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One of the principal ways in which the theme of appearance vs. reality is continued throughout these two Acts is through the disguise and dissimulation of the principal characters in their attempt to woo Bianca. In Act I scene 1, for example, we see a typical Shakesperian reversal of roles between Lucentio and Tranio, as the master becomes the servant and vice versa in Lucentio's desire to gain access to Bianca. This theme is continued in Act I scene 2 when we discover that Gremio has had precisely the same idea, wanting to "tutor" Bianca by disguising himself as a teacher. Then lastly, in Act II scene 1, we see all of the suitors go to the house of Baptista to try and gain admission to Bianca. It is very hard to keep track of who is actually who, as reality gives way to appearance with these riotous affairs.
1. In the play's first scene, Christopher Sly, who has passed out from drinking, is tricked into believing that he is actually a nobleman, thus initiating the theme of the disconnect between appearance and reality. The lord who tricks Sly tells his huntsmen:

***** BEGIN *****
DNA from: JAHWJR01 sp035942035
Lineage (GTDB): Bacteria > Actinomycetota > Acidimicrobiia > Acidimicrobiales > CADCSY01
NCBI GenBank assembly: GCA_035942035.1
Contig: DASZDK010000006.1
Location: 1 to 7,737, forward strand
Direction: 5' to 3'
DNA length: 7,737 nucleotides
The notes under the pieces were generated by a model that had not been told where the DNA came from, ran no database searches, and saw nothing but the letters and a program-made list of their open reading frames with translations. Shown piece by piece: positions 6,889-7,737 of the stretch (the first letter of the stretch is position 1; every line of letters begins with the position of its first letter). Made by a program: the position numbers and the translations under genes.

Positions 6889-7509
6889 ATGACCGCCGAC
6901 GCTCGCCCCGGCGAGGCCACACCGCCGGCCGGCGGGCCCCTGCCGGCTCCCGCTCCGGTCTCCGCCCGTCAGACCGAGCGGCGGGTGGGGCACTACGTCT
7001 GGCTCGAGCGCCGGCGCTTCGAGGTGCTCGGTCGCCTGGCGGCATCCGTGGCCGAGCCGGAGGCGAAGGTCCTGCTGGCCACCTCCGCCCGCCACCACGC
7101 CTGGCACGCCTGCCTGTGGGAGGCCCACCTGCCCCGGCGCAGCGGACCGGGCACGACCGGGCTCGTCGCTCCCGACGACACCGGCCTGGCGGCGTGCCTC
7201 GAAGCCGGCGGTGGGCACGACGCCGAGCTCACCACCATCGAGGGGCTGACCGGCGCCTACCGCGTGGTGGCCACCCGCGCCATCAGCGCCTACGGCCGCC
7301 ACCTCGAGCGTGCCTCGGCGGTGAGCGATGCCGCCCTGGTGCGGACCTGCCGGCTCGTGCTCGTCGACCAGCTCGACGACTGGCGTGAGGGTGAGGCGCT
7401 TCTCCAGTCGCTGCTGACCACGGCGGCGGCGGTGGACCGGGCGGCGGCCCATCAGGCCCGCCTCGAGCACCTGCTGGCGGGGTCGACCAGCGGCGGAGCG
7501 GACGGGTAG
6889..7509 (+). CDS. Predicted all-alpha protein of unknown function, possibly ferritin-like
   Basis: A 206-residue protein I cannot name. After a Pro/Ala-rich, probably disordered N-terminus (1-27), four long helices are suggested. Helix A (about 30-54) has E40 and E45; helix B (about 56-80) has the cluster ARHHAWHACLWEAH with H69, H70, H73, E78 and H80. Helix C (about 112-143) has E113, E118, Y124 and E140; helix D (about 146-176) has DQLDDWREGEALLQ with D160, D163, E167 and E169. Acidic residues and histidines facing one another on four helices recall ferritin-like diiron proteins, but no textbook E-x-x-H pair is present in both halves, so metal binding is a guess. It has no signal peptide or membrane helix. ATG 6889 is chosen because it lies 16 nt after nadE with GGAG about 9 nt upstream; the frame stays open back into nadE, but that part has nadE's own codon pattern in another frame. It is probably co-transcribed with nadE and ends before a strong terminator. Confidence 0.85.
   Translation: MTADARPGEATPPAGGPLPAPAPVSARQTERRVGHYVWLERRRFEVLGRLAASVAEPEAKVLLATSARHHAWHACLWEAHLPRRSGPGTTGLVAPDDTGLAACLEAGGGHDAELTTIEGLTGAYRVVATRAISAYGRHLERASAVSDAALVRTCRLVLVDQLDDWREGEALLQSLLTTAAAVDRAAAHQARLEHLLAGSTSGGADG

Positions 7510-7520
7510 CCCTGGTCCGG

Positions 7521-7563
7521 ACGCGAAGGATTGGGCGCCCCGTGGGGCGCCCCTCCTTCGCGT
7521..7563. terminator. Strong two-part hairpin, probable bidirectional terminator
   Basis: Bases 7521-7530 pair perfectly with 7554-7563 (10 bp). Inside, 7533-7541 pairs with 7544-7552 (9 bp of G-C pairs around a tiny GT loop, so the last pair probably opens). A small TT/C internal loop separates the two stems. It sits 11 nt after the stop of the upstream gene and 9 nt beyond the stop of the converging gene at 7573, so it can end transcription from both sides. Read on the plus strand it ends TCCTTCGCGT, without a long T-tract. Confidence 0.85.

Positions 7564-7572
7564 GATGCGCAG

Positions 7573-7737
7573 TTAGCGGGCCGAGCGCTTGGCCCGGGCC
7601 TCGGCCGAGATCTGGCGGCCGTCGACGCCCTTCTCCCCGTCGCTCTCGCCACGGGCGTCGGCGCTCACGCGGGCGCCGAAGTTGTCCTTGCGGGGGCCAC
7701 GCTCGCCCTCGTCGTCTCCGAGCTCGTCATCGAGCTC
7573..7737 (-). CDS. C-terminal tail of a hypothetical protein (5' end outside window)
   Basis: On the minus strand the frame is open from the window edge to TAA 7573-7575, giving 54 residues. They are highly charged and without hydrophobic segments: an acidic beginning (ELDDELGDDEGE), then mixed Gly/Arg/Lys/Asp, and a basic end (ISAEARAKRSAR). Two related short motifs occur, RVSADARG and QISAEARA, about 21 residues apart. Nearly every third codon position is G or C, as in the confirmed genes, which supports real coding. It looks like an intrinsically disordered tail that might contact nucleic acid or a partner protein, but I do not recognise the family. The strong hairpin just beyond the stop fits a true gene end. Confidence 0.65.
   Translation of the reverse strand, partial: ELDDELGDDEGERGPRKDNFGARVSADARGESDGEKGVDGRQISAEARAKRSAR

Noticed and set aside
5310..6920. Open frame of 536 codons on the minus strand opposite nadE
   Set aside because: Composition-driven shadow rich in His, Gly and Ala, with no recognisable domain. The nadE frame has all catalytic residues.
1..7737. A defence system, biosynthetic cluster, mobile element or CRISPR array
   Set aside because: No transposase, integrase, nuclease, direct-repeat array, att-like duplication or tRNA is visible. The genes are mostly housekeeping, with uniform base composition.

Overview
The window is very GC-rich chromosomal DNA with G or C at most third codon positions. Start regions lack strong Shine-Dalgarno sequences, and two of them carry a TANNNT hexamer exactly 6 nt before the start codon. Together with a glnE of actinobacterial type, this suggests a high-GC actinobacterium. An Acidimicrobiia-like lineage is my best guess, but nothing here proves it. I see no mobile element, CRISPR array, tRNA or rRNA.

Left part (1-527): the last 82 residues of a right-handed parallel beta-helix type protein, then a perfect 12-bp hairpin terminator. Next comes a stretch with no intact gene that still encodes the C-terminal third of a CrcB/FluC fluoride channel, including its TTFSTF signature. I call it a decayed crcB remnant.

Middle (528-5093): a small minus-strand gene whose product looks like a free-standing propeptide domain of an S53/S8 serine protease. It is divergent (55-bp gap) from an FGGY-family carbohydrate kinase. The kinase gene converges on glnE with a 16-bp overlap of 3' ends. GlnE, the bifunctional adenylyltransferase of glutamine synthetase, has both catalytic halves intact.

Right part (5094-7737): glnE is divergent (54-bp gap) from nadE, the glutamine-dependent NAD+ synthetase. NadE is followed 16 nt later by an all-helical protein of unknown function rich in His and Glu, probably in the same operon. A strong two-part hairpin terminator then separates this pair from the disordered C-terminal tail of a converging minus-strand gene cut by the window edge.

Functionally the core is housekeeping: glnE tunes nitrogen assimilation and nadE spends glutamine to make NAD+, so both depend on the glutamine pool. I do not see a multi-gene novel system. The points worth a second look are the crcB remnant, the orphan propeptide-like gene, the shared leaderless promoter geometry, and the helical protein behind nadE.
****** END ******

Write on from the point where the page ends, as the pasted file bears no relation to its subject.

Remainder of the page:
"Persuade him that he hath been lunatic;
And when he says he is, say that he dreams,
For he is nothing but a mighty lord."
2. In Act I, Scene 1, Tranio, Lucentio's servant, tells Lucentio, who has come from Pisa to study in Padua,
"You will be schoolmaster
And undertake the teaching of the maid:
That's your device."
This is part of a plan for Lucentio to gain access to Bianca, the woman with whom he has fallen in love.
3. Katharina is widely regarded as a shrew; in Act II Scene 1, she and Petruchio, who will ultimately win her, verbally spar. She tells him, "If I be waspish, best beware my sting." Though Katharina presents herself as a tough, take-no-prisoners woman to would-be suitors, in truth, she is insecure because of the attention her sister Bianca wins from everyone—perhaps most of all, their father.
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